Mary A:  I do not believe that the placement of the Tabernacle “apart from” the altar would preclude an Indult Mass, cf the scores of photos of military chaplains reverently offering the Tridentine Mass on the hoods of Army Jeeps and in mess tents.

    JenB:  Don’t worry.  The Holy Spirit knows exactly who He wants for us.  I was just reading how the papal election is likely to be a big shake-up as none of the crop of cardinals is anything quite like Pope John Paul II.  That sounds like a negative, but I don’t mean it that way. I just think the Lord has some surprises up His sleeve.  In the meantime, let’s not bury our Holy Father prematurely.  He’s still with us and still needs our prayers.  Praise the holy name of Jesus.

    Susan P:  As many of us have said many times here, the GIRM also doesn’t forbid going up to holy Communion on a pogo stick, monkeys in the choir loft, nor sitting on a whoopee cushion.  The hand-holding issue has been unambiguiously resolved, and is not permitted—even by His Eminence Mahoney who explicitly said so in his otherwise left-liberal Pastoral Letter a few years back.  If the hand-holding habit had kept itself to between family members, we’d probably never hear fom the bishops on it.  But…for so many Catholics, it’s become the Big, Fat Liturgical Sharing Time (along with an inceasingly treacly Kiss of Peace ritual, ie a distraction from the solemnity and profundity of the Eucharist) that a line had to be drawn.

  • I read Bp. Jugis’ letter yesterday and thought…YES!!! I wish more bishops were as faithful to the GIRM in all its aspects.

    As to the hand holding and Kiss of Peace, two words: Daily Missal. Remember them? Get yourself one of those and hang on to it with both hands on those occasions.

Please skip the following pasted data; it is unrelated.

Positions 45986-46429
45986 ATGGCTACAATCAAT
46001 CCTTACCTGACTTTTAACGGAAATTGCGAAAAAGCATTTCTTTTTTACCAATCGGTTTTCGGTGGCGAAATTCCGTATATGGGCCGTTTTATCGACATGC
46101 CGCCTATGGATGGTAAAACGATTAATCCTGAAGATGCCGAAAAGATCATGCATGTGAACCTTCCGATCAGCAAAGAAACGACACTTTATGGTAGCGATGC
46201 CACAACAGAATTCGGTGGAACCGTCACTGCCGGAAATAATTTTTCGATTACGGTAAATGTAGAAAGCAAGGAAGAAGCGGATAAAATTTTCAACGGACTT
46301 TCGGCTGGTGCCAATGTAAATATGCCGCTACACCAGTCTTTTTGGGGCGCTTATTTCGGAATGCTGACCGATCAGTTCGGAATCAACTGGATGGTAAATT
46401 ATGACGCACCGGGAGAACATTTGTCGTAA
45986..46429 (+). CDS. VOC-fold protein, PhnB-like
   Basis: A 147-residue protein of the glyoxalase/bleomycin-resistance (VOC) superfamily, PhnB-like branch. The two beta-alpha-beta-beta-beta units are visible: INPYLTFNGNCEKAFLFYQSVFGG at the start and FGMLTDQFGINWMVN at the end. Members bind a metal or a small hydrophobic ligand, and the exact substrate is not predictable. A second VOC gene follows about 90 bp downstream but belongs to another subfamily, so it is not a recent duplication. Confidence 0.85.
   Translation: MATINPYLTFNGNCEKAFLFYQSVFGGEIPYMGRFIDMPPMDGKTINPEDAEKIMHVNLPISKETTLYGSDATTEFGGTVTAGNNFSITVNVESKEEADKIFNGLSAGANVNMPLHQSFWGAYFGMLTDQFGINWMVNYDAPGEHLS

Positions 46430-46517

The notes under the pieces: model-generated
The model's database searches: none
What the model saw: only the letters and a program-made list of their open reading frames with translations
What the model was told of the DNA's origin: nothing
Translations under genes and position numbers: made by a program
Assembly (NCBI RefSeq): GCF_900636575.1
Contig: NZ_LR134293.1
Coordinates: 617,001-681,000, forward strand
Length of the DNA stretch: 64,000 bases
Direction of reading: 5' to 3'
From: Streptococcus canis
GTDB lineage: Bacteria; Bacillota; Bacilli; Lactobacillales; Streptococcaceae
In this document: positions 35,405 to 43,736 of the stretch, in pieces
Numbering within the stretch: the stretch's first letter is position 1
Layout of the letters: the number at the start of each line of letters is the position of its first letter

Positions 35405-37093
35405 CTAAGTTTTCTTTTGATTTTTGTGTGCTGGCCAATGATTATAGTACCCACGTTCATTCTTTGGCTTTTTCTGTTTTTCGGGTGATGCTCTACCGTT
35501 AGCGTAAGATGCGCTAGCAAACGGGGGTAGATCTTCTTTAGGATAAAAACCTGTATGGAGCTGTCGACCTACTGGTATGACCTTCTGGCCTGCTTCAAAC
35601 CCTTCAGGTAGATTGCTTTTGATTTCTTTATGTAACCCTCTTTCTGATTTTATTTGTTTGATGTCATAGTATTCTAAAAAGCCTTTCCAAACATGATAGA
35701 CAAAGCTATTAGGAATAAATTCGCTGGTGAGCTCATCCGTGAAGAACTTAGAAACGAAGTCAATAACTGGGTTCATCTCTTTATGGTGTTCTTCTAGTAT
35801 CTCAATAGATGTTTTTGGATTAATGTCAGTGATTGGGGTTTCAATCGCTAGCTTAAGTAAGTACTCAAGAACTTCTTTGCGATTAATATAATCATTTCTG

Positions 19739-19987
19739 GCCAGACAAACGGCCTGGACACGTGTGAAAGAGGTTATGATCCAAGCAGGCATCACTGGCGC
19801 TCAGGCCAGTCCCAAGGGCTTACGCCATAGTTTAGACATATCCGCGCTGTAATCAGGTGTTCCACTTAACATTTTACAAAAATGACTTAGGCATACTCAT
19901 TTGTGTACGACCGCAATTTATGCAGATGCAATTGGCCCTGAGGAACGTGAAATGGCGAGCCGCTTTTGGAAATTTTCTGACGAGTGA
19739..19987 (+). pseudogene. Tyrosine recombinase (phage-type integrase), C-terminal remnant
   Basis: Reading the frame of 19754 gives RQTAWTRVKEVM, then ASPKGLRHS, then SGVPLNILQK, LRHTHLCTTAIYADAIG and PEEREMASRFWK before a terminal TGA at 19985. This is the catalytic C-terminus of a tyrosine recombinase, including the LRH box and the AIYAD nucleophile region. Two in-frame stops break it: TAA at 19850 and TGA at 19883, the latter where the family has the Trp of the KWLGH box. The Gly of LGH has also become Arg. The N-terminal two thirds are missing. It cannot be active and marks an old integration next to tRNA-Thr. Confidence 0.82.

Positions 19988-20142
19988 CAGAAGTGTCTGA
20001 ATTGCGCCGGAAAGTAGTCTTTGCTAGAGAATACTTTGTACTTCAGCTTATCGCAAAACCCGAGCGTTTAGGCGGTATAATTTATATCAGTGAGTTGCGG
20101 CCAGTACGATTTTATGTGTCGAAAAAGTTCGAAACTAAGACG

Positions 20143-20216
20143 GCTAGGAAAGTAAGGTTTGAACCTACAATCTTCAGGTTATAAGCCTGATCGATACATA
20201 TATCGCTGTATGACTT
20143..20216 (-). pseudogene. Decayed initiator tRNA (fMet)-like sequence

They’re also useful for swatting away any unwanted manual or brachial intrusions – very charitably, of course…:)

  • The hand-holding and the kiss of peace fiasco are the points in the Mass where the great majority of semi-conscious pew warmers snap out of it, so to speak, to join in the reindeer games. 

  • Midwestmom, and only because you’re not a geriatric nun with a big butt, a peace and justice fetish and a bad attitude.

    The hand-holding thing is getting better here in southwestern Michigan.  Oh, yes, we still have a few people who do it (even with the alarming raising of hands at the end), BUT no longer do you get wrassled to the floor to force your hand to join the chain.  It is understood if you put your hands firmly in your pockets and stare off into space in an unknowing fashion when unwelcome overtures are made.

    I remember about 20 years ago when I first became Catholic…heh.  One lady actually reached into my pocket to get my hand one time.  I had to physically fight her off and she was MAD AT ME!

  • GOR—“Daily Missal. Remember them? Get yourself one of those and hang on to it with both hands on those occasions.

    Theyay it was.  Never really thought about it one way or another and can’t say it bothered me.  I survived growing up w/o it in the 60s, survived the 70s to 90s with it, and am doing just fine in the parish I’m at now where it isn’t done.

    If I was Bishop Jugis, though, I would have added to a couple of his points (which is why I’ll never be a bishop, eh?):

    8a. (added)  No one has ever been shot for being the first one in the congregation to stand up, kneel, or sit down.  Be honored to render appropriate honors. 

    27.  The Gloria is a hymn of praise; everyone should at least attempt to sing/recite it like they meant it.

    28.  Lectors ought not to sound like a 4th grader sentenced to read Hemingway aloud in front of the class.  Teach them properly, lit meisters.